Union: Teachers shot with pellets during active-shooter drill

Saul Bowman
March 24, 2019

Several teachers at an Indiana elementary school were injured after they were told to kneel and then shot with plastic pellets "execution style" during an active-shooter drill, according to the Indiana State Teachers Association. But some IN teachers ended up getting shot - for real - when law enforcement officers opened fire with pellet guns. It hurt so bad, ' the IndyStar reported.

The ISTA addressed their concerns about these drills in a series of tweets on Wednesday as members of the association testified in front of the Senate Education Committee.

In some cases, according to the ISTA, the pellets drew blood.

"It saddens me that we live in a day and age when you have to have this sort of training in the schools to begin with", said Dan Holub, executive director of the Indiana State Teachers Association. It also requires every school to conduct at least one active shooter drill each year.

Praising the swift action this week in New Zealand to ban assault rifles, Kris Brown, the president of the gun control advocacy group Brady, saidThursday it is now well past time for USA lawmakers to follow suit.

The Indianapolis Star reported that the training was run by the White County Sheriff's office, which did not respond to ABC News' request for comment.

Other teachers allegedly listened to their colleagues' screams while they waited for their turn to be brought into the room in groups. Recently the Twin Lakes Classroom Teachers Organization voiced questions regarding how the Sheriff's Department conducted ALICE training, and Twin Lakes facilitated a meeting with the Association and the Sheriff's Department to collaboratively discuss these matters.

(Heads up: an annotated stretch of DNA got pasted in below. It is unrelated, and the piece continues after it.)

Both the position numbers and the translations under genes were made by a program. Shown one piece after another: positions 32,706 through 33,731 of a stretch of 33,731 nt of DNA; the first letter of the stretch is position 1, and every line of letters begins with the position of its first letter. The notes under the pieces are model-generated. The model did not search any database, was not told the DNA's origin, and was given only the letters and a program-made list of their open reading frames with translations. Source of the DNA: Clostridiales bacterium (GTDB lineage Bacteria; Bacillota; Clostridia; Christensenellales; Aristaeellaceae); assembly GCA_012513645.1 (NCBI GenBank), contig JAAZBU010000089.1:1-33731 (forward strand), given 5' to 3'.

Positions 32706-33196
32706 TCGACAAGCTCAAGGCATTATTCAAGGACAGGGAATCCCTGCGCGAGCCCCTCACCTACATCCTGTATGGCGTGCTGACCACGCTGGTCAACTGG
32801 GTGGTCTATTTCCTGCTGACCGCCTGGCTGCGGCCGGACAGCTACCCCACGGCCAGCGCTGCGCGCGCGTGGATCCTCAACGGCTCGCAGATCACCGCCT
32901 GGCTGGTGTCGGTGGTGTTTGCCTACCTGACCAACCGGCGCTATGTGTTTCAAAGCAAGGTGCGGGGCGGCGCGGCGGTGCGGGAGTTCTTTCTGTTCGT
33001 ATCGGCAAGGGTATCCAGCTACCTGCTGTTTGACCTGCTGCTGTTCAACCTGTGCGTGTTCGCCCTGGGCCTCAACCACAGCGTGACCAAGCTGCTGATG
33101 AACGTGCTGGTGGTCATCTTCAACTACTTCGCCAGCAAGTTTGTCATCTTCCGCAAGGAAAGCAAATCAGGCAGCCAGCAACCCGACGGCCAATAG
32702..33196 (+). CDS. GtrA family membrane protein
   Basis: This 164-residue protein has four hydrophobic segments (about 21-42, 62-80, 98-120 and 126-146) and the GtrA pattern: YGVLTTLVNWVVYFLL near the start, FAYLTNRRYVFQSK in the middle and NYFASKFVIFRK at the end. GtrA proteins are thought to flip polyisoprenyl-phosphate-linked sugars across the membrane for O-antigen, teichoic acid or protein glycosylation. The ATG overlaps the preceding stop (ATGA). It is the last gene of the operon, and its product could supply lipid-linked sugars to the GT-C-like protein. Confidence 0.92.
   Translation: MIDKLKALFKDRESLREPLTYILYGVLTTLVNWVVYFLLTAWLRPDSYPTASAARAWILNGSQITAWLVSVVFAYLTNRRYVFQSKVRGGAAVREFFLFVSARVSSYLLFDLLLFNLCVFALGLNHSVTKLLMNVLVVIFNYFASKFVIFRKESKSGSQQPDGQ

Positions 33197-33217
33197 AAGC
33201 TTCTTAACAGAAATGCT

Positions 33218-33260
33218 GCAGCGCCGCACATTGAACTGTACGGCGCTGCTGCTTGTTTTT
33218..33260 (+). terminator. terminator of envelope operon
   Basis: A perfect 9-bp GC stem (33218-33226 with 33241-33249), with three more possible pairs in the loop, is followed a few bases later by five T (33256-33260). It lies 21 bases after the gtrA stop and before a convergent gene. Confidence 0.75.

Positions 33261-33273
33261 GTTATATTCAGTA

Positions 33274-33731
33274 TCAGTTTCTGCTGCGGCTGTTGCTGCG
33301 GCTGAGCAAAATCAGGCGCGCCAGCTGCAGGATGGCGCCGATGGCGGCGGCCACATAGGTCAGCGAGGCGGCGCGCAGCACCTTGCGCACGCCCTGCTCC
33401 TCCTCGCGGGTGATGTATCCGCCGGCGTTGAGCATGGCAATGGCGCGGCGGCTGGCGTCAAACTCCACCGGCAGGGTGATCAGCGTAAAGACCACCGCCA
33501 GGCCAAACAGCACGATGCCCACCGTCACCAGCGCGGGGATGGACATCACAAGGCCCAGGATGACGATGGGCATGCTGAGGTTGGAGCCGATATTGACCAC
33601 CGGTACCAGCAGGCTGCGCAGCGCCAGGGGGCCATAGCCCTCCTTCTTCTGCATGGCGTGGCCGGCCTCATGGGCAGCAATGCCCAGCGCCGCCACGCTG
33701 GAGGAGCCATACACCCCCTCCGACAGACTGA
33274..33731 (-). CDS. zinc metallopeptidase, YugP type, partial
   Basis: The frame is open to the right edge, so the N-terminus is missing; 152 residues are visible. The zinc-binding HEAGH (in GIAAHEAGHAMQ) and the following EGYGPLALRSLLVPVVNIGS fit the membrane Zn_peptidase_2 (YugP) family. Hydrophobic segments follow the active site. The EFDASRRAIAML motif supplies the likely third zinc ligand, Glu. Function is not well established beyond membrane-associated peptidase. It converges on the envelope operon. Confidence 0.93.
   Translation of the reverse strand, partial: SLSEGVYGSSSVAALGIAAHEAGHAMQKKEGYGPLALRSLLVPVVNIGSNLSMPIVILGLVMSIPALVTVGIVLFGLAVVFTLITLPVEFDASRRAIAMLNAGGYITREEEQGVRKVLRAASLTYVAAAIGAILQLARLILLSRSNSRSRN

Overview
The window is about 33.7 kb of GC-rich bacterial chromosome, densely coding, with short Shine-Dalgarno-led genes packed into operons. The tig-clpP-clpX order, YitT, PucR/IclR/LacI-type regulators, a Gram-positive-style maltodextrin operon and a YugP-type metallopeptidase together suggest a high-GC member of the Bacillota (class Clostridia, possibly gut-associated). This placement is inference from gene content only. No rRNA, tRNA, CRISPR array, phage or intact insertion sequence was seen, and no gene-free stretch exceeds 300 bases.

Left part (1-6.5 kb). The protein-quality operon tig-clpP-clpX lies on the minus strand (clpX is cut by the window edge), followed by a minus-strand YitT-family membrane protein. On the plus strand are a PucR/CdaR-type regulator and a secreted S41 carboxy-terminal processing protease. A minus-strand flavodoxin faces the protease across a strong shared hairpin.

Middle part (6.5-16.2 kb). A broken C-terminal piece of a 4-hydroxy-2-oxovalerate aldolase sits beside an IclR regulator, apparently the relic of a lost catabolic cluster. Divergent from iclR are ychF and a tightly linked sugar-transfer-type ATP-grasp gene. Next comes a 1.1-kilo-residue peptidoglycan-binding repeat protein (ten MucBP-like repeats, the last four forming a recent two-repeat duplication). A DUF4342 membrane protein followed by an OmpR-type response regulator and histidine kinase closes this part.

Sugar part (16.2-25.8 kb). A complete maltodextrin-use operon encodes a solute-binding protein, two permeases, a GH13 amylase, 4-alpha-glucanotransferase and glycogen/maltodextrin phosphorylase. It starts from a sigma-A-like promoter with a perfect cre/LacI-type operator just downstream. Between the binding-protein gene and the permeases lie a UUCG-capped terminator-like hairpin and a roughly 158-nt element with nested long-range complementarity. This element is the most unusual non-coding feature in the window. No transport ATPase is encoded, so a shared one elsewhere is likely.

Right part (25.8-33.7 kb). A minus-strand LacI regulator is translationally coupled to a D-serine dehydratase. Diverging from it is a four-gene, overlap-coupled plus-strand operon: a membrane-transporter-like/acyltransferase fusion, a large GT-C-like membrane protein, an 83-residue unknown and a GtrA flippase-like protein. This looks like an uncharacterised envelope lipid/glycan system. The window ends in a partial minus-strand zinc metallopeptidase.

The proposed bill, which has passed the House, requires an annual active shooter drill and provides IN schools access to funds for mental health services.

State legislators are considering a school safety bill that would require IN schools to conduct at least one active shooter drill each school year.

The incident gained widespread attention when it was referenced in a hearing in the Indiana State Senate over a proposed education bill.

Sheriff Bill Brooks, whose department led the training, said it stopped using airsoft guns during active shooter trainings after receiving a complaint, adding that all teachers involved signed up to participate.

Republican Rep. Wendy McNamara of Evansville, who sponsored the bill, appeared to be open to amending the bill.

Both teachers who spoke with The Indy Star said they were not warned beforehand by the officers that anyone would be shot.

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